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Meet the Judge in Charge of Detroit’s Bankruptcy

U.S. Bankruptcy Judge Steven Rhodes, one of Detroit’s most experienced judges known for running a strict courtroom, has been picked to oversee the Detroit’s historic bankruptcy case, the biggest such filing in the nation’s history involving more than $18 billion in debts that officials say piled up over 60 years.

And just as legal experts had predicted, Detroit’s financial fate will rest in the hands of a hometown judge who has more than just legal skills. Outside the courtroom, Rhodes plays rhythm guitar in a classic rock house band called the Indubitable Equivalents, according to the band’s website. The group says it’s the band of the American Bankruptcy Institute (ABI), a trade association for bankruptcy professionals, and that Rhodes picked up his guitar skills from his father at the age of 15, later serenading his wife with tunes such as “Sound of Silence” and “Eve of Destruction.”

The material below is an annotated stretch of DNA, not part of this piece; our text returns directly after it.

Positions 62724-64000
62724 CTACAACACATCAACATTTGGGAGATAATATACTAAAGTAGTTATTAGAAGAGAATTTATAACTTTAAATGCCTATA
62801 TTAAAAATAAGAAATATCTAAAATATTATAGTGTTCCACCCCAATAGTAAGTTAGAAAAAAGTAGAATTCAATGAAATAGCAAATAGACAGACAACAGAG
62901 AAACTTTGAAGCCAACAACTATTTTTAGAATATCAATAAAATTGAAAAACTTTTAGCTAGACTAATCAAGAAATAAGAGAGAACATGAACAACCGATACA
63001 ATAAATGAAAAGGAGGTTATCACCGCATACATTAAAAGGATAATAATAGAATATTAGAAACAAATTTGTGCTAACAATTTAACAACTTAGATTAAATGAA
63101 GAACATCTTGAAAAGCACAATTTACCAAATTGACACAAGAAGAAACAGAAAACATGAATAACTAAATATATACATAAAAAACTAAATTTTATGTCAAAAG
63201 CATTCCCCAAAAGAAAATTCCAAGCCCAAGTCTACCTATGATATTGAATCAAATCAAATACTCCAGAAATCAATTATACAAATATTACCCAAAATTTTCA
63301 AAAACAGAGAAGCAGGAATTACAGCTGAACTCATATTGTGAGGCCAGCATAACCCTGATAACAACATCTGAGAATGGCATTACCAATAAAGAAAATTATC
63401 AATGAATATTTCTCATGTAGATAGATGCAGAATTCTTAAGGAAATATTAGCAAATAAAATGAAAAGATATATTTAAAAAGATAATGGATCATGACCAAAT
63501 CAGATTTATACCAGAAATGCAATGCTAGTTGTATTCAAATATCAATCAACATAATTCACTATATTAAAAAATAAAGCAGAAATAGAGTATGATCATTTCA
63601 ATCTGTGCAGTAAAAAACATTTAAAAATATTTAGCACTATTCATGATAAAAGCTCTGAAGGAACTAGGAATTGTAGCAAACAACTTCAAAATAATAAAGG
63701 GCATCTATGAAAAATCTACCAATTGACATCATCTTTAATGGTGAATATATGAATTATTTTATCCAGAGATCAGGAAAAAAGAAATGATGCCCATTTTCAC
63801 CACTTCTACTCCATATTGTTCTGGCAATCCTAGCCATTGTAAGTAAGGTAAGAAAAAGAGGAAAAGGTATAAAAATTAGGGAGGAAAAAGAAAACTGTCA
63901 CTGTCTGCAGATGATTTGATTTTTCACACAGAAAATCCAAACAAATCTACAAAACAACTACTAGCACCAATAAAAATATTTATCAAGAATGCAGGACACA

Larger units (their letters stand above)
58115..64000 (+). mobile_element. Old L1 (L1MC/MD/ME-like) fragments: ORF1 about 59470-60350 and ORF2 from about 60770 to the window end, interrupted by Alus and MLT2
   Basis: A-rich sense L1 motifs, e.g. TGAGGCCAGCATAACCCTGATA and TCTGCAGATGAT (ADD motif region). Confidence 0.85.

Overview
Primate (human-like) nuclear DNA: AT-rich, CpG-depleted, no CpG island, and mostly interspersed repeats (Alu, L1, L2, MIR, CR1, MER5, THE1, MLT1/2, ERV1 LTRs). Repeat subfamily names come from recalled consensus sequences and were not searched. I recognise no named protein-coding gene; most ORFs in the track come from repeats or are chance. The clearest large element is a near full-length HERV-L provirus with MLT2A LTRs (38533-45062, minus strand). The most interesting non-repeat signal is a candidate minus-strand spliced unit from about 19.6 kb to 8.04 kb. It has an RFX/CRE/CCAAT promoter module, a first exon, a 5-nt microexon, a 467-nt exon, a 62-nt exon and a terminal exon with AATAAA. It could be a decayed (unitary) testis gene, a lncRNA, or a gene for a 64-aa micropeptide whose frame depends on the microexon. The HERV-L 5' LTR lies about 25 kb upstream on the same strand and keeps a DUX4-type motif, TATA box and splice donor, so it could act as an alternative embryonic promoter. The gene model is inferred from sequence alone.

The latter song is fitting for the historic municipal bankruptcy case that Rhodes would inherit decades later.

Rhodes, a University of Michigan Law School graduate who has been a bankruptcy judge in the Eastern District of Michigan since 1985, also has ties to the region, unlike those who oversaw the bankruptcy cases of Detroit automotive giants General Motors and Chrysler. Their bankruptcy cases were filed in New York.

Detroit’s will stay here, where, as legal experts explained, all of its assets are. . .

NR Staff — Members of the National Review editorial and operational teams are included under the umbrella “NR Staff.”

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